The results obtained from the equation estimated show the explanatory power of the model. About 99.50 % of the variations in the GDP which is the proxy of the economic growth is explained by variation in agricultural output and total government expenditure. This is judged by the value of the coefficient of determination (R-squared), more so, the Adjusted R-squared confirms the R-squared at 0.988, taking into consideration the degree of freedom and the inclusion or exclusion of a variable. F-statistic shows that the model is statistically fit and the variables used were fit to explain economic growth in Cameroon.
Both variables conform to the a priori expectations in that the coefficient of the agricultural output has a positive and significant effect on economic growth in Cameroon. 1% increase in agricultural output will increase economic growth of Cameroon. Also, total government expenditure has a negative and significant effect on economic growth in Cameroon. As the total expenditure increases, economic growth decreases. This result shows that 1% increase in total government expenditure will decrease the economic growth by -0.246%.
5. CONCLUSION AND RECOMMENDATIONS
The result shows that, there is a significant relationship between the exogenous and endogenous variables, while total output complied with the a priori expectation, there exists a negative relationship between government expenditure and economic growth in Cameroon. Thus, it is recommended that government should improve and encourage agricultural outputs and improve its expenditure in the agricultural sector geared towards economic growth.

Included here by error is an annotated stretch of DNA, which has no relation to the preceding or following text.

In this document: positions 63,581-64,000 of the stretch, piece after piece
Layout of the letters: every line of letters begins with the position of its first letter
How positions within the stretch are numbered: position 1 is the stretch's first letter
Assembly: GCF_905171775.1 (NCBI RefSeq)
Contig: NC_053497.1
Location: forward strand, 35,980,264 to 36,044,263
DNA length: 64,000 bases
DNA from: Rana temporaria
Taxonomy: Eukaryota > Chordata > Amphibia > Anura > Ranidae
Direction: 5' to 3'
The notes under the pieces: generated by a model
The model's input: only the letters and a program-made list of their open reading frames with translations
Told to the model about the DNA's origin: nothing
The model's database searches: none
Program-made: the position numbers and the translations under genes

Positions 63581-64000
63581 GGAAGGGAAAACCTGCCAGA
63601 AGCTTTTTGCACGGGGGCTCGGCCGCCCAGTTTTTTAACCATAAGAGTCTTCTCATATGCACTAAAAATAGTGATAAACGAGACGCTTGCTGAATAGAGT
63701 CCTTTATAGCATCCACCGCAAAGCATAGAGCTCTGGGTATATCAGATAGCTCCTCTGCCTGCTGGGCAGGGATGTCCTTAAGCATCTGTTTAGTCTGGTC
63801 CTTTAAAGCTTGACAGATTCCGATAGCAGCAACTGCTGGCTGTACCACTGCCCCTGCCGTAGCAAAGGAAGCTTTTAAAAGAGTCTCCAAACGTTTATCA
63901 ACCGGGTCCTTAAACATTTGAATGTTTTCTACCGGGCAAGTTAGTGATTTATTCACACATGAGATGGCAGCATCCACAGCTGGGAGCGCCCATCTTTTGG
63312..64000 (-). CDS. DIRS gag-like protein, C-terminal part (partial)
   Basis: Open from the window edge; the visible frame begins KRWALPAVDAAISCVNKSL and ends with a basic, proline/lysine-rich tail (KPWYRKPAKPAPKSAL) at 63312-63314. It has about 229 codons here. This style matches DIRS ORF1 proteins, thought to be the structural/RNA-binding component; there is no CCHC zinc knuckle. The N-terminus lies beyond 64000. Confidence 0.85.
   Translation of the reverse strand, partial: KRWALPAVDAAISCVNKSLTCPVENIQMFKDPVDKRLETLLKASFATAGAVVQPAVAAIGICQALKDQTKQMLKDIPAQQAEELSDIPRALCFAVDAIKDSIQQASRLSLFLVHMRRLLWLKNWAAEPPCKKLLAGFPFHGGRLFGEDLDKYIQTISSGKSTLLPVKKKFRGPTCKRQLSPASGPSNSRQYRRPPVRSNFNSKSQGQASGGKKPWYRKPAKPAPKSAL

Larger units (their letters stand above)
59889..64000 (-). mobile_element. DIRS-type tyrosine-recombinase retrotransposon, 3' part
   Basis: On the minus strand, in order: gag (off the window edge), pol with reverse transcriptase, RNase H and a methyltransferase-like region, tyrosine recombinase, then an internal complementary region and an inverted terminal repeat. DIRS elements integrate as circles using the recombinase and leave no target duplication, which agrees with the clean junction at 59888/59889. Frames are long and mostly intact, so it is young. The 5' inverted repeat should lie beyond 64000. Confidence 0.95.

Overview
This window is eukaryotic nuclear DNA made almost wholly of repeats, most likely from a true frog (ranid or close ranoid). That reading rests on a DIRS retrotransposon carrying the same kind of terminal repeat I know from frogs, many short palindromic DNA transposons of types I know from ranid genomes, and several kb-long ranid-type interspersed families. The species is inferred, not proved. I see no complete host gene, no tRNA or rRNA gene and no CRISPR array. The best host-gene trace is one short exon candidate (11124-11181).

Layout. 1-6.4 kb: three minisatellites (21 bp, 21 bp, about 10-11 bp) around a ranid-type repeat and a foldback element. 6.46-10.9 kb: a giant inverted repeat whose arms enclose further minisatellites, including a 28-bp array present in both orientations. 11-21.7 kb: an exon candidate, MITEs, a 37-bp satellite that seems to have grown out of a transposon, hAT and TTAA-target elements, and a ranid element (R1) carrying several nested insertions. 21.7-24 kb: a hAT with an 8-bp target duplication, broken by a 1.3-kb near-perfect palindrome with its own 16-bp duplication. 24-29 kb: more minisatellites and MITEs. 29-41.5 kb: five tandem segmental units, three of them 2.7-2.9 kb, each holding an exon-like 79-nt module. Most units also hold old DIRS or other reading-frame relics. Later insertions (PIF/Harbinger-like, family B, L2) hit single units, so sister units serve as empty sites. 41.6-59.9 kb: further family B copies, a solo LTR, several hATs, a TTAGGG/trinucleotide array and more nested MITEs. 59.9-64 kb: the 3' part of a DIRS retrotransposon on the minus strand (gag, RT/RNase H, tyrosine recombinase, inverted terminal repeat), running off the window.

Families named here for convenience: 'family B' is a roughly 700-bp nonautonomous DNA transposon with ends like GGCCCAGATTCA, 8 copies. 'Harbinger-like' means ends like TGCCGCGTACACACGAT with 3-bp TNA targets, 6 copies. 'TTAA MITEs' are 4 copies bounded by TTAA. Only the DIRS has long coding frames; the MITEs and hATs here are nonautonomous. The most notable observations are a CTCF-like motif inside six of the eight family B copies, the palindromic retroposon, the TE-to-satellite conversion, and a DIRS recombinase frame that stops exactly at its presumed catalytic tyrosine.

This paper concludes that government expenditure on agricultural sector has a negative and significant effect on economic growth in Cameroon. This conclusion is in line with the findings of many scholars who have carried out a related work. It is recommended in the light of this study that, for any nation, to grow, especially in Cameroon, the focused of government expenditure on the rural sector should not be overlooked, thus, the government should direct its spending efforts in productive means, through increase, improve and encourage the output of the rural sector as previously shown. This will create better avenues for job creation, growth and higher GDP levels.
- Adelman, I. (1984). Beyond Export-Led Growth. World Development, 12, 973-986.
- Akanbi, O. & Du Toit, C. (2011). Macro-econometric modelling for the Nigerian economy: A growth–poverty gap analysis. Economic Modelling, 28 (1-2), 335-350.
- Aluko, S. (2004). Making Natural Resources into a blessing rather than a curse: in covering oil. A Reporter’s Guide to Energy and Development. Open Society Institute.
- Anyanwu, S., Ibekwe U. & Adesope, O. (2010). Agriculture Share of the Gross Domestic Product and its Implications for Rural Development. Report and Opinion, 2 (8), 26-30.
- Awokuse, T. (2008). Does Agriculture Really Matter for Economic Growth in Developing Countries? American Agricultural Economics Association Annual Meeting. Milwaukee,